Stuff

Reflections on VueConf TO, first ever Vue Conference in Canada

This year, in 2018, VueConf TO was my choice of conference. The other choice for this year would have been Web Unleashed but I did that in 2017. I tend to attend one conference a year due to budgeting and commitment reasons. I’m not sure if it’s the same for a lot of people out there but I feel like these events are important and it constitutes a type of duty and responsibility for me. It’s as if I need to mentally prepare myself for it. Alas, this is a topic for another post.

So, how was my experience? I was very impressed by the organization and the details the conference people took care of. Hotel staff at the venue were very polite and helpful. Lunch was tasty and shared together around a table of colleagues, peers and enthusiasts. But, you are here probably for technical bits, not for what was comforting at the event, right? Well, follow up.

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Programming

How to Create a Simple Descriptor Generator with Vue

Some time ago, the company I’m still working at needed a lot of descriptor names. Like, Support Specialists, 24/7 Help, etc. The goal of this article is to show you how simple it is to create a generator tool using Vue. To get a better idea of how simple it is, look below. Also, here is the final product you can play with before reading the article.

Descriptor Generator

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Programming

Sorting An Array of Objects

This post has been on my mind for a while. Today, I would like to talk about sorting an array of objects. This exercise assumes your array is uniform, meaning all elements in the array are of the same type. To keep things more simple, I’ll assume you know what you are doing and we won’t check whether the array is uniform.

Additionally, we’ll keep this functionality as part of Array prototype so you can keep using it as if it is a native method rather than passing your array as an argument. One last note before we dive into the code is that while we are implementing our solution, we may as well throw in a way to sort the array ascendingly or descendingly.

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Programming

A Better Way of Bookmarking Code Snippets

In an earlier article, I talked about placing your Javascript code snippets as bookmarks. I used this technique to get a list of books on Goodreads and to enhance the user experience on Safari Books Online for their video section. In both examples, I dumped the code directly into the URL section of the bookmark right after typing javascript:. If you need a refresher on how to do this, please check out my earlier article.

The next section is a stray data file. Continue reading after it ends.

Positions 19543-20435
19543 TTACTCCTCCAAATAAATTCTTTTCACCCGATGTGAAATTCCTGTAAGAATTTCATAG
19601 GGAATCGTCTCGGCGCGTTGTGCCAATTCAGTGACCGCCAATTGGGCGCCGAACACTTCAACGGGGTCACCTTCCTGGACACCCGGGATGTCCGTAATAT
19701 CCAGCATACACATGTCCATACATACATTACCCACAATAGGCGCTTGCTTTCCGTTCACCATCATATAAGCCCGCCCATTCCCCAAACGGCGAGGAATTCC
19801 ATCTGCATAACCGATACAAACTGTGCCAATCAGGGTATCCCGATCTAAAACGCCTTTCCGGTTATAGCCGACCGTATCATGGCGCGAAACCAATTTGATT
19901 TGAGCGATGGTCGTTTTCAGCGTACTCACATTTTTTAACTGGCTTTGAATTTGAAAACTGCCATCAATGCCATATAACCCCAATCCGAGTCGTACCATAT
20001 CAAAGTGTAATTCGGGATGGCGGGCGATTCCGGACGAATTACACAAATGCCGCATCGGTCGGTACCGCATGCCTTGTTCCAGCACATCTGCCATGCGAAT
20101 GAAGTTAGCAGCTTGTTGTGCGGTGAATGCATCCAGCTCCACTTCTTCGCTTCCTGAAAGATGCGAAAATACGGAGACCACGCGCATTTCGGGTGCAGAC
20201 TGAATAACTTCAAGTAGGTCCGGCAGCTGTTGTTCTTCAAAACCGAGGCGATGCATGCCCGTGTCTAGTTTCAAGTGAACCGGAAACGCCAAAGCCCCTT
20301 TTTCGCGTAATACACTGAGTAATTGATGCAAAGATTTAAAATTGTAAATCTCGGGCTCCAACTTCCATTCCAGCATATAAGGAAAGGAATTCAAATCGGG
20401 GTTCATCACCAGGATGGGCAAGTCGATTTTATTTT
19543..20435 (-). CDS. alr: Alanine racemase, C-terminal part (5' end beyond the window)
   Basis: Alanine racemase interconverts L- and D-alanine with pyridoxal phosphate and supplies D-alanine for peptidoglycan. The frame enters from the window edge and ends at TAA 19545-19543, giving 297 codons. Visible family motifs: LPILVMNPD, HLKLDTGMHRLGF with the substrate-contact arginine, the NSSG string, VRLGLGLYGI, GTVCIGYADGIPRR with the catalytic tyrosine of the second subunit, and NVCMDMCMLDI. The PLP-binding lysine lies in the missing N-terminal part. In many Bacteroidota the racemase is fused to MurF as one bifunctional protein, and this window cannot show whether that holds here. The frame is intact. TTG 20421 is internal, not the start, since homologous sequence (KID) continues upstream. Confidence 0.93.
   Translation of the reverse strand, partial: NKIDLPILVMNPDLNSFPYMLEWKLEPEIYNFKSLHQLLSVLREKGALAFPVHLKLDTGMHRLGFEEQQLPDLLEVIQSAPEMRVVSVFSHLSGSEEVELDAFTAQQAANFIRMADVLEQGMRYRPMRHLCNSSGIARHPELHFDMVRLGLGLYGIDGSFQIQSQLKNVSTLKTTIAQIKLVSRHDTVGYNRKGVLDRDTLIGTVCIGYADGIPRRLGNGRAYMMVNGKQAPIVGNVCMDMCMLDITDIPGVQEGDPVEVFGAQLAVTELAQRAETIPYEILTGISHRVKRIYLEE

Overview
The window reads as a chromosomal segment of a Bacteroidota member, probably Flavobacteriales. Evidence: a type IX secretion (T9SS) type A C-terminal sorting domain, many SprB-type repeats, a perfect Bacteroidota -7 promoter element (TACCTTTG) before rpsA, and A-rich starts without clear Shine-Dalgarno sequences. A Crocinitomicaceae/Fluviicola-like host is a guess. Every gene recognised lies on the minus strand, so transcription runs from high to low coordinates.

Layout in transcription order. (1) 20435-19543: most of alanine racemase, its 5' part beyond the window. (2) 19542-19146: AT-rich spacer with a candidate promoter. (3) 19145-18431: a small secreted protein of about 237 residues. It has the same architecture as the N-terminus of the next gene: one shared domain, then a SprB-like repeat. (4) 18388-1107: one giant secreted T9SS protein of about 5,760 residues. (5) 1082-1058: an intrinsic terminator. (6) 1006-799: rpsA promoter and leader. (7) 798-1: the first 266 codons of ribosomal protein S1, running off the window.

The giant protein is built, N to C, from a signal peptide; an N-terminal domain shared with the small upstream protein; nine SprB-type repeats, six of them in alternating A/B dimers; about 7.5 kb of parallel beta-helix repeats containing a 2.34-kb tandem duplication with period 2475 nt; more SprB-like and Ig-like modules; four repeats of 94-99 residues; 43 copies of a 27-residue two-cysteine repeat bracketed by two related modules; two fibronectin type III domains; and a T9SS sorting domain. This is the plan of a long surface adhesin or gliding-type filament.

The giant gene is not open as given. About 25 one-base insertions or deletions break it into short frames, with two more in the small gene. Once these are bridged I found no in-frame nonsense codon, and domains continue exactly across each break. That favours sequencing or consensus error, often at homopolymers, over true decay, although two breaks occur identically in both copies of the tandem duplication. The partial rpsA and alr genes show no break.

Now, can we do a better job than dumping the code there? And, why? Because it’s tiresome to keep pasting the code again and again when I make changes to it. Because the code already lives in a Gist, so it only makes sense that we trigger the Gist code when the bookmark is requested.

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Programming

Trifecta: Filter, Map, Reduce

I love using Goodreads. There is a great community there; contributing to the site with their comments, reading lists and such. When I discover a new list such as the Riftwar Cycle, I want to copy the book names to a Google Sheet. When I visit a bookstore, I then pull up the file to see if I have already purchased it or not. So, my Google Sheet is ever changing but one thing stays constant. My rate of buying books is exponentially growing over the rate of reading what I already own.

Some lists are mixed, meaning they are part of a universe and there are many authors contributing to it. In that case, I would like to write down the author’s name next to the book’s title. You might wonder if it would be a better idea to group the items by author name first then the book title. I thought about doing it that way too first but then the books that I’m usually interested in are grouped by type so they are all clustered in one bookshelf rather than distributed all over the store by the author’s name.

So, our goal is to parse a list out of page content in the following format: Book Title, Author Name.

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Programming

Bookmark Code Snippets

I’ve recently written two articles that depend on a bookmark. I figured it would be easier to use this article as a reference when I conclude future articles where I need to mention the bookmark method.

[EDIT] This method has had a major update since I wrote this article. If you follow here, you’ll see that there is a more elegant way of running code snippets but you might still like to refer to this article for simpler needs, especially when your code is not hosted.

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Programming

Using Reduce to Remove Duplicates

Most examples I see for reduce talk about summing up numbers. Can we use reduce to do more than punching numbers? Doesn’t it sound ironic that these accumulator or sum calculator examples look more like they are increasing some values rather than reducing? I know I’m pushing the envelope here. I think removing duplicates from an array would be a more suitable example of reducing the array we are working with. Because, after all, we would be reducing it to a minimal state.

How ever you define what reduce does, here is my take on using reduce to remove duplicates from an array. It only works for simple data types of course but you can enhance it the way you see it fit. For simplicity sake, I’ll attach my solution to Array.prototype. Again, this is optional.

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